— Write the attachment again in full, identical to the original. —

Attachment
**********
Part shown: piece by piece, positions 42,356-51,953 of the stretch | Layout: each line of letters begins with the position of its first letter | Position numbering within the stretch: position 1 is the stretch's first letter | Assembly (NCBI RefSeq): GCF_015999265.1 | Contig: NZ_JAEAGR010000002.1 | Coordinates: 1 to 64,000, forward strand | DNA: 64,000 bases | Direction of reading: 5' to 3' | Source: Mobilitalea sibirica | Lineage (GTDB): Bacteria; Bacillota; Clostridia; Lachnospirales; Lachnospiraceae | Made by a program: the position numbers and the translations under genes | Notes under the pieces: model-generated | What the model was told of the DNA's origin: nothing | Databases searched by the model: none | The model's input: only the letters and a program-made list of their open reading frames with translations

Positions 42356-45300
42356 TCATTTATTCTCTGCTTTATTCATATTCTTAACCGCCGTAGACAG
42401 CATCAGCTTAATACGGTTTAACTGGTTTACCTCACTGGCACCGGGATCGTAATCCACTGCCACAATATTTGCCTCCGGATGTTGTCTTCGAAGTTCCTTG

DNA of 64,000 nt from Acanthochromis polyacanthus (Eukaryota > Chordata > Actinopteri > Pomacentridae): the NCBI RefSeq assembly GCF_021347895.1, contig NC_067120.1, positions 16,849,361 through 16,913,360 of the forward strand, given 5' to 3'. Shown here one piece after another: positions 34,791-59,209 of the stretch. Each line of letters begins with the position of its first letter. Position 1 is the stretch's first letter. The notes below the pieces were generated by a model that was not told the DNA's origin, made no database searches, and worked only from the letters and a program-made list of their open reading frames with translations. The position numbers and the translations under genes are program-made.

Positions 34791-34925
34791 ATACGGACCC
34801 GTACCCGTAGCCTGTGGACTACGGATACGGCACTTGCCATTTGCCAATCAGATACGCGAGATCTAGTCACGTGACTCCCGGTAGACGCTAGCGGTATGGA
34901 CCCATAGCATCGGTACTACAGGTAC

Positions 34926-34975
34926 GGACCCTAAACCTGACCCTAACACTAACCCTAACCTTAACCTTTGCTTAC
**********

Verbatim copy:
Part shown: piece by piece, positions 42,356-51,953 of the stretch | Layout: each line of letters begins with the position of its first letter | Position numbering within the stretch: position 1 is the stretch's first letter | Assembly (NCBI RefSeq): GCF_015999265.1 | Contig: NZ_JAEAGR010000002.1 | Coordinates: 1 to 64,000, forward strand | DNA: 64,000 bases | Direction of reading: 5' to 3' | Source: Mobilitalea sibirica | Lineage (GTDB): Bacteria; Bacillota; Clostridia; Lachnospirales; Lachnospiraceae | Made by a program: the position numbers and the translations under genes | Notes under the pieces: model-generated | What the model was told of the DNA's origin: nothing | Databases searched by the model: none | The model's input: only the letters and a program-made list of their open reading frames with translations

Positions 42356-45300
42356 TCATTTATTCTCTGCTTTATTCATATTCTTAACCGCCGTAGACAG
42401 CATCAGCTTAATACGGTTTAACTGGTTTACCTCACTGGCACCGGGATCGTAATCCACTGCCACAATATTTGCCTCCGGATGTTGTCTTCGAAGTTCCTTG

DNA of 64,000 nt from Acanthochromis polyacanthus (Eukaryota > Chordata > Actinopteri > Pomacentridae): the NCBI RefSeq assembly GCF_021347895.1, contig NC_067120.1, positions 16,849,361 through 16,913,360 of the forward strand, given 5' to 3'. Shown here one piece after another: positions 34,791-59,209 of the stretch. Each line of letters begins with the position of its first letter. Position 1 is the stretch's first letter. The notes below the pieces were generated by a model that was not told the DNA's origin, made no database searches, and worked only from the letters and a program-made list of their open reading frames with translations. The position numbers and the translations under genes are program-made.

Positions 34791-34925
34791 ATACGGACCC
34801 GTACCCGTAGCCTGTGGACTACGGATACGGCACTTGCCATTTGCCAATCAGATACGCGAGATCTAGTCACGTGACTCCCGGTAGACGCTAGCGGTATGGA
34901 CCCATAGCATCGGTACTACAGGTAC

Positions 34926-34975
34926 GGACCCTAAACCTGACCCTAACACTAACCCTAACCTTAACCTTTGCTTAC